There is only so much one can know by reading and talking about a nation, without actually going there. Such was my dilemma before making a trip to Cuba in September, aware of the risks to people who work in the media and challenge the regime.
Following months of political crisis and citizen protests in Guatemala, the people’s discontent with the level of corruption and traditional politics translated into an oft-cited phrase: the problem is not the people, it’s the system. And so it is.
This is why many civil-society and opinion leaders within the country have been advocating for reforms to the Electoral and Political Parties Law, central to the operation of the political system.
The main problems of Guatemala’s electoral politics are, to be sure, the opacity with which parties are financed, the absolute lack of authority from the Electoral Tribunal to enforce the rules of the game, and the internal organization of political parties — most of them could do with some internal democracy.
Cuba’s judicial system, if it can even merit the name, is one of a totalitarian state. Anyone who gets in the way of the regime’s official line, even a harmless graffiti artist, will suffer the consequences.
That is the case of political-prisoner El Sexto, whose real name is Danilo Maldonado Machado and who advocated for and practiced free speech in Cuba. As our columnist Orlando Luis Pardo Larzo brought to our attention one month ago, the regime kidnapped this man in December 2014, and has held him without charge ever since.
No one should be killed over his beliefs or political ideology. Apparently, this obvious statement cannot be stressed enough.
A year ago, a group of young political activists from a rural town in Mexico saw their liberties and lives taken away by criminals — some of them common criminals, some of them Mexican state officials. [Read more…]
Now that the dust has settled somewhat from the storm produced by the Barack Obama administration’s new policy toward Cuba, it is possible to analyze some of its consequences.
The most obvious ones are permitting more US tourists to visit Cuba; allowing Cuban-Americans to increase remittances; increasing the revenue of the Cuban government; and removing Cuba from the list of countries supporting terrorism. Expectations in the island have grown that these policies will bring more changes and increase prosperity.
Yet, there are other more significant, long-term consequences. First, concerned about the possibility of unrest and US subversion in the island, General Raúl Castro’s administration has increased substantially repression against dissidents and the population in general. The aim is to maintain complete control and to prevent civil disobedience. Repression is likely to intensify and to continue.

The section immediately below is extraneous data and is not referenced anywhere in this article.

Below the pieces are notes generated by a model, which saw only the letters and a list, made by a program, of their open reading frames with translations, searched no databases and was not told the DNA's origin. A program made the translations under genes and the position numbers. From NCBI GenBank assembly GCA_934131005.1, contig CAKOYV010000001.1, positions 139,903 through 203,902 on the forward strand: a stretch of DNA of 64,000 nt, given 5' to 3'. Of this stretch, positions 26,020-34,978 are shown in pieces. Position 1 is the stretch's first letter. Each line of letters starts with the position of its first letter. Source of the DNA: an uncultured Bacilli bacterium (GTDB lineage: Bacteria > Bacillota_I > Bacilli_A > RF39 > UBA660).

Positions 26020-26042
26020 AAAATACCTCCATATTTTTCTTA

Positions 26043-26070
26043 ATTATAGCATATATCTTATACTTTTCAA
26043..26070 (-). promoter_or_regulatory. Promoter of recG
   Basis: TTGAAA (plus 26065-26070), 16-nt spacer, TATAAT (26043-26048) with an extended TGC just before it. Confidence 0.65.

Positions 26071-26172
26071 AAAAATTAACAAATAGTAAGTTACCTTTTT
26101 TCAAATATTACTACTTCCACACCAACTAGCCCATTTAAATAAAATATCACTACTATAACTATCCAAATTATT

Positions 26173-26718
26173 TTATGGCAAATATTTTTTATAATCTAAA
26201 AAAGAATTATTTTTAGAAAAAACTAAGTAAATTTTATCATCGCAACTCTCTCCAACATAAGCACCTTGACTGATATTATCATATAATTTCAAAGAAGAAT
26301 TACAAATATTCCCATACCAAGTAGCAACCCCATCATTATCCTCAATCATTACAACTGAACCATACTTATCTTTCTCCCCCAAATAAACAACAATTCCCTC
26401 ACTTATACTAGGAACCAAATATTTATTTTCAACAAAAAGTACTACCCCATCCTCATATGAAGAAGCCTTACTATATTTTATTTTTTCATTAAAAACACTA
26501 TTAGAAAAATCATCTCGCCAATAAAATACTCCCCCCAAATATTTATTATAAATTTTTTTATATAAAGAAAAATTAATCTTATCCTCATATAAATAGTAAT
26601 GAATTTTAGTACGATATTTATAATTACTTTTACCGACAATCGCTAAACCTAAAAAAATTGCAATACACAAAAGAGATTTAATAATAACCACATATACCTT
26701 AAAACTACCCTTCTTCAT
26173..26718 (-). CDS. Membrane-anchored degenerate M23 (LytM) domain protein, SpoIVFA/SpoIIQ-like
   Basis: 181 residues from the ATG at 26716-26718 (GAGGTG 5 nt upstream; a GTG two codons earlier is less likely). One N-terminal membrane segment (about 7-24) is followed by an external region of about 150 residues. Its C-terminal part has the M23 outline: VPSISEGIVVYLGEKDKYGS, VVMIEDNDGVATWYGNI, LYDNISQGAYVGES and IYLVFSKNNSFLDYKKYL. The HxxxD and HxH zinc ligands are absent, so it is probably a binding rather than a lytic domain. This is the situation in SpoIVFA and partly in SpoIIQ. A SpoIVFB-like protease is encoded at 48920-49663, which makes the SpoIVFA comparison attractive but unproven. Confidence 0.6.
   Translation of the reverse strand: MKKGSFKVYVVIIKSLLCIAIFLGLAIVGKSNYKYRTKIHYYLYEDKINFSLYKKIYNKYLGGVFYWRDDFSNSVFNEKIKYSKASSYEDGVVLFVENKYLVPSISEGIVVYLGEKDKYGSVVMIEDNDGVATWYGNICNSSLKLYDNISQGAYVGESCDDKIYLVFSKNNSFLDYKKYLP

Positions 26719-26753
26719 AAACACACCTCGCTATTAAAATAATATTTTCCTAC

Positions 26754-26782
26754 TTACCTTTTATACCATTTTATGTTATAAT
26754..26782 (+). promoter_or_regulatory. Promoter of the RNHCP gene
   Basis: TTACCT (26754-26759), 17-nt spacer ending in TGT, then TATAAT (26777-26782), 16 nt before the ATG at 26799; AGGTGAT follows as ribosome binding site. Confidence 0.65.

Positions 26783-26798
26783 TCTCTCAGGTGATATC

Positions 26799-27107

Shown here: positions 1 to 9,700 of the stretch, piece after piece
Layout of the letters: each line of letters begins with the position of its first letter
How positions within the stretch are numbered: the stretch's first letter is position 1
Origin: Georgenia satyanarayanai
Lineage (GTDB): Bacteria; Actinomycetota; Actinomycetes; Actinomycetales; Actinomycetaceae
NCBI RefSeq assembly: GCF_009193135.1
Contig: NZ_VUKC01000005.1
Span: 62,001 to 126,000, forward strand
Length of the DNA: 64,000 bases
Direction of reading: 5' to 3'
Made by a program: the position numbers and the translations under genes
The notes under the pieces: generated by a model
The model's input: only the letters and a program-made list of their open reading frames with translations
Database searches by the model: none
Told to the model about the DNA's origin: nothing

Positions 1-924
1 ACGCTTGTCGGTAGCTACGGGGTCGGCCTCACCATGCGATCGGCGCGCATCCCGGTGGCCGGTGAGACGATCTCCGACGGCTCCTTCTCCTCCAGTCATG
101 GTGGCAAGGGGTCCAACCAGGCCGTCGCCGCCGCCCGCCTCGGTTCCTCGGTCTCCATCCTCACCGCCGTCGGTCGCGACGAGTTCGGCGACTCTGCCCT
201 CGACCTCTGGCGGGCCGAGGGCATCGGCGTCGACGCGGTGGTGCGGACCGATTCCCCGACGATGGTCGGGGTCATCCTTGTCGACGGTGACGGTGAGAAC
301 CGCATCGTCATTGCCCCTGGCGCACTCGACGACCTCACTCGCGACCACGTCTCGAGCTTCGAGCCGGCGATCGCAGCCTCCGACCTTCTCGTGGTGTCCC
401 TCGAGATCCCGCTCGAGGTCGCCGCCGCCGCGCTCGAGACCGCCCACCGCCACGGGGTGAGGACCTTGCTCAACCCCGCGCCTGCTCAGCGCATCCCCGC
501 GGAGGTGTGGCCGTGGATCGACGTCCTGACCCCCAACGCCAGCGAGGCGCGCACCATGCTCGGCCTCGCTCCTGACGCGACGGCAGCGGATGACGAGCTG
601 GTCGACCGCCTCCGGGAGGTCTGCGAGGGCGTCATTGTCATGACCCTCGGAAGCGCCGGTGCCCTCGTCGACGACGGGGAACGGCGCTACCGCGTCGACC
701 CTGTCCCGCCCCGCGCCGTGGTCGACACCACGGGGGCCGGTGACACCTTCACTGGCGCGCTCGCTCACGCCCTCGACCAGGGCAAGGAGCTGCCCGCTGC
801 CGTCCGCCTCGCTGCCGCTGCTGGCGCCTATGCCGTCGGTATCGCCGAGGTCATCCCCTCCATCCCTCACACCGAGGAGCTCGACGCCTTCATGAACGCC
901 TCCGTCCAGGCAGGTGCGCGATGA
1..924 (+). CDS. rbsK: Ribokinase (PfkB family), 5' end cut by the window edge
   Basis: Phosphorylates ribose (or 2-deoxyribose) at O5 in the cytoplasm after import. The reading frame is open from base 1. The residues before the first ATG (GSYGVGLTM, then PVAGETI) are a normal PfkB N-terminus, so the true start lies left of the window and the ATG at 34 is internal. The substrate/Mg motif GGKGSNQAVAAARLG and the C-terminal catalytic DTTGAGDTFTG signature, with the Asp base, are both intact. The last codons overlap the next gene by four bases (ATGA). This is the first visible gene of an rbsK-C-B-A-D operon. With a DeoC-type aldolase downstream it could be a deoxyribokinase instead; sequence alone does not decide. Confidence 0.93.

EspañolBolivians are currently living through a very tense situation: the potential reelection of President Evo Morales for either two more consecutive terms, or perhaps even indefinitely.
At this point, we can’t even refer to this government as an “incumbent administration” anymore, since Morales has been in power now for three consecutive terms and is seeking reelection yet again.
But is there anything inherently wrong with this? Does it damage our liberty?
By Zack Yost
If you are paying attention to US politics, it is hard to miss the ongoing immigration debate, long centered around the flow of illegal immigrants across the US-Mexico border.
This debate was recently reignited by Donald Trump’s inflammatory comments about Hispanic immigrants. “They have lots of problems, and they are bringing those problems to us,” he declared during his campaign announcement. “They are bringing drugs and they are bringing crime, and they’re rapists.”
EspañolThe perilous state of political humor, transparency, and diversity of thought in Ecuador brought several speakers together in Quito on Monday, September 21.
EsLibertad Ecuador, the local chapter of Students for Liberty, and Fundación Ciudadanía y Desarrollo (Citizenship and Development Foundation) organized the event in collaboration with the Latin American Democracy Youth Network, the Bastiat Society, and the Hispanic American Center for Economic Research.
EspañolBy Cecilia Fernández and Daniel Birrell
The crumbling approval ratings of Chilean President Michelle Bachelet and her administration suggest there will be a new alignment of political parties (and candidates) for the 2017 primaries.
However, presidential hopefuls from the two largest political coalitions, the New Majority and the Alliance — or whatever they might call themselves by then — frequently praise Bachelet’s mantra: Chile needs reforms.
Some conservative politicians have even rushed to support Bachelet’s proposals, arguing that they just need better planning and implementation. In other words, the problem is not the recipe but rather the chef.
Español Leopoldo López made a huge mistake when he turned himself in to Venezuelan authorities.
The Nicolás Maduro government accused the opposition leader of inciting violence and arson, among other felonies, in connection with the massive anti-government protests that took place on February 12, 2014.
López clearly had good intentions when he decided to hand himself over to authorities, but it was the wrong move. Instead of standing up to the abuses of the Chavista government and the corrupt judiciary, he gave them legitimacy.